[In the following essay, Worsham includes Walker in a discussion of mother-daughter relationships as represented in African-American women's poetry.]
“The image of the mother,” according to critic Andrea Benton Rushing, “is the most prevalent image of black women” in African American poetry (“Afro-American,” 75). These images have been developed through a long and distinguished literary history, reaching back through the diaspora to ancient African cultures in which “the African woman is associated with core values” and is revered as “guardian of traditions, the strong Earth-Mother who stands for security and stability” (Rushing, “African,” 19). These values, passed down through an oral tradition in which women have played a major role, as well as through the medium of print, continue to define the ways black women are represented in African American literature and the ways they perceive themselves and their daughters and act upon these perceptions. Christine Renee Robinson argues that “self-reliance, independence, assertiveness, and strength are inherent characteristics of Black women which are...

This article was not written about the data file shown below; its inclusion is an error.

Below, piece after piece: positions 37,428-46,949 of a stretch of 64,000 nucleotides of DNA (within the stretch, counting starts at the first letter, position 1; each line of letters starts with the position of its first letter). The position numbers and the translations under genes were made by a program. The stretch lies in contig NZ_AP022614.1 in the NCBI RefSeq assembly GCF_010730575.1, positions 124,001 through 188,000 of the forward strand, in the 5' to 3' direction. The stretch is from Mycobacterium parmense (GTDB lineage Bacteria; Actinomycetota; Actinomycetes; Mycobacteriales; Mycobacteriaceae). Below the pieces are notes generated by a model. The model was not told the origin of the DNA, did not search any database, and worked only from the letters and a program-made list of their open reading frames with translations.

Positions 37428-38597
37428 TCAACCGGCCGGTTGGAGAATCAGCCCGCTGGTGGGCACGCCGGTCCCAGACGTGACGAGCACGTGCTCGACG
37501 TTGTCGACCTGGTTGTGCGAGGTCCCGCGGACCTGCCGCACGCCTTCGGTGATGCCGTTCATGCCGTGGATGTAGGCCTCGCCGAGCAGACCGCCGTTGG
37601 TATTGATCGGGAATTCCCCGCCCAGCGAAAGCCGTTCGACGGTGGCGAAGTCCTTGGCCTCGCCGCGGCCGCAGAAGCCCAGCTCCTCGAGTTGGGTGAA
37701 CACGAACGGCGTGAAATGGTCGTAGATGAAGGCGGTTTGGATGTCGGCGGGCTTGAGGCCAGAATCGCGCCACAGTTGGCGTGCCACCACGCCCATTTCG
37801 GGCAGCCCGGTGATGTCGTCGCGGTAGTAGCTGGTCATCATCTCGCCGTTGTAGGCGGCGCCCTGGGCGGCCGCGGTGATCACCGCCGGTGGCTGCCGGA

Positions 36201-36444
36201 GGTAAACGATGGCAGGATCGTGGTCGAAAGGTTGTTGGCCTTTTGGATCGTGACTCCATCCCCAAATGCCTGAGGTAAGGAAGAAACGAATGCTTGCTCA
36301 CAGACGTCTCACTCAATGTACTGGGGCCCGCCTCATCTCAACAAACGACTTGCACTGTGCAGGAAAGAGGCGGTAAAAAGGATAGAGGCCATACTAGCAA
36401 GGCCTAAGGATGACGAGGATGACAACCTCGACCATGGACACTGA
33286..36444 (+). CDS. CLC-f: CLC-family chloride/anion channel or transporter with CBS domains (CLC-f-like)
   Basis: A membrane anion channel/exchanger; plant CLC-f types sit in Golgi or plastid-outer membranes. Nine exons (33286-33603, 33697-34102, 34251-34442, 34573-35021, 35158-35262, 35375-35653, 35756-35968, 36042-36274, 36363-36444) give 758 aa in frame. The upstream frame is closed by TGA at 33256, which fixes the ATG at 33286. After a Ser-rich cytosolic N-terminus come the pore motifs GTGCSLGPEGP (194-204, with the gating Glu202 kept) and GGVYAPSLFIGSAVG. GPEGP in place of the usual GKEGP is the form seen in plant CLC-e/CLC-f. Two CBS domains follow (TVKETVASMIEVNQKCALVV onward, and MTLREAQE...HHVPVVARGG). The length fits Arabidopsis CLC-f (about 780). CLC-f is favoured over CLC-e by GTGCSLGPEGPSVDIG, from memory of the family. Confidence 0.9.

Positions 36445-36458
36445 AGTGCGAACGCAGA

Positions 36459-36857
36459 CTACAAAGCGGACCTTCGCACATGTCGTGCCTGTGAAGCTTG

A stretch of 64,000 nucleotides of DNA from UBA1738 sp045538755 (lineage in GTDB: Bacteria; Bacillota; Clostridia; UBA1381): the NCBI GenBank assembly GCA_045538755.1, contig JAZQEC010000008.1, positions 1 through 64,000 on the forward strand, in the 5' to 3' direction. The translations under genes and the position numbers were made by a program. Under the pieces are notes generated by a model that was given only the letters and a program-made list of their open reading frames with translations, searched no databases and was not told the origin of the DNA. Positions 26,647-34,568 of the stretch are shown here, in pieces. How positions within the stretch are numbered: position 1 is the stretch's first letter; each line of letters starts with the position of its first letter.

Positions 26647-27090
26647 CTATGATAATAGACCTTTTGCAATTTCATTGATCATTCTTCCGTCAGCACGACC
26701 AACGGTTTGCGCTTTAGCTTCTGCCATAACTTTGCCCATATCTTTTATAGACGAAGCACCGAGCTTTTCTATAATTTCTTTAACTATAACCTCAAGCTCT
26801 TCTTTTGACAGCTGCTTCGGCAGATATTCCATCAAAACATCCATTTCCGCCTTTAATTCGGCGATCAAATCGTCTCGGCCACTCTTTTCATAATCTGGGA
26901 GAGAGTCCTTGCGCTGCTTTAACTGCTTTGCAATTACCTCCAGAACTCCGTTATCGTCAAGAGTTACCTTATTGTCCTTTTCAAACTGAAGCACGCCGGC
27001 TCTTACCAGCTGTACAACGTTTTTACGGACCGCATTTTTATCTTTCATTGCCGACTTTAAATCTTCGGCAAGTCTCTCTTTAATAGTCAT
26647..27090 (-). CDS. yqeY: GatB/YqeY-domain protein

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Callahan, John F. “Reconsideration: The Higher Ground of Alice Walker.” The New Republic 171, No. 11 (14 September 1974): 21-22.
Re-examines Walker's first two volumes of poetry, along with a novel and short-story collection, finding her work rich with tradition and beauty.
Isie, Peat. “Books about the South.” Southern Living 26, No. 12 (December 1991): 83.
Review of Her Blue Body Everything We Know, calling it a book “to be savored.”
Rosen, John. A review of Horses Make a Landscape Look More Beautiful, by Alice Walker New York Times Book Review (7 April 1985): 12.
Deems Walker's work “overpraised” in general and Horses Make a Landscape Look More Beautifulin particular simplistic and shallow.
Williamson, Alan. A review of Good Night, Willie Lee, I'll See You in the Morning, by Alice Walker. Poetry CXXXV, No. 6 (March 1980): 348-54.
Finds Good Night, Willie Lee, I'll See You in the Morning to contain “moments of comparable intensity” but more often “sinks to the level of a kind of popular wisdom-poetry.”
Additional coverage of Walker's life and career is contained in the following sources published by the Gale Group: Authors and Artists for Young Adults, Vol....